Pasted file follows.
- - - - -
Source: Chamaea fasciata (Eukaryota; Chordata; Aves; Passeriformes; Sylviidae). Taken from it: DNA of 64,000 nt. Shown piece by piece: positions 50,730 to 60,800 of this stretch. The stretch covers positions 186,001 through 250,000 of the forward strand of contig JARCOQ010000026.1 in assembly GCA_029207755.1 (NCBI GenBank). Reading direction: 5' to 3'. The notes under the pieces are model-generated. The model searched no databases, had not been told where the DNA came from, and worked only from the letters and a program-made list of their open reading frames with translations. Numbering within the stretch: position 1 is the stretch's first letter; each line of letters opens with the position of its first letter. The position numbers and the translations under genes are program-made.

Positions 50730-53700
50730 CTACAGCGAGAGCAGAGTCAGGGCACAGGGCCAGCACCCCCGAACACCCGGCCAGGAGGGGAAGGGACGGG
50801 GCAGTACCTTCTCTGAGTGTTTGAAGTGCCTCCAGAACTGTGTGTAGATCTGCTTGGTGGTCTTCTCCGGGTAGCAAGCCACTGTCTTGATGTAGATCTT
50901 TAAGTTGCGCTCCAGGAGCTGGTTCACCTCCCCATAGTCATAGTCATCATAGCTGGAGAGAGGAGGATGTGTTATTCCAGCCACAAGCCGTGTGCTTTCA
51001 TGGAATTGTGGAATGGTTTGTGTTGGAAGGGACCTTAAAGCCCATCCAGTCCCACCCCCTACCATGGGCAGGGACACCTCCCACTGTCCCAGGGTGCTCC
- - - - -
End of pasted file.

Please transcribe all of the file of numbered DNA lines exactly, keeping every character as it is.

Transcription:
Source: Chamaea fasciata (Eukaryota; Chordata; Aves; Passeriformes; Sylviidae). Taken from it: DNA of 64,000 nt. Shown piece by piece: positions 50,730 to 60,800 of this stretch. The stretch covers positions 186,001 through 250,000 of the forward strand of contig JARCOQ010000026.1 in assembly GCA_029207755.1 (NCBI GenBank). Reading direction: 5' to 3'. The notes under the pieces are model-generated. The model searched no databases, had not been told where the DNA came from, and worked only from the letters and a program-made list of their open reading frames with translations. Numbering within the stretch: position 1 is the stretch's first letter; each line of letters opens with the position of its first letter. The position numbers and the translations under genes are program-made.

Positions 50730-53700
50730 CTACAGCGAGAGCAGAGTCAGGGCACAGGGCCAGCACCCCCGAACACCCGGCCAGGAGGGGAAGGGACGGG
50801 GCAGTACCTTCTCTGAGTGTTTGAAGTGCCTCCAGAACTGTGTGTAGATCTGCTTGGTGGTCTTCTCCGGGTAGCAAGCCACTGTCTTGATGTAGATCTT
50901 TAAGTTGCGCTCCAGGAGCTGGTTCACCTCCCCATAGTCATAGTCATCATAGCTGGAGAGAGGAGGATGTGTTATTCCAGCCACAAGCCGTGTGCTTTCA
51001 TGGAATTGTGGAATGGTTTGTGTTGGAAGGGACCTTAAAGCCCATCCAGTCCCACCCCCTACCATGGGCAGGGACACCTCCCACTGTCCCAGGGTGCTCC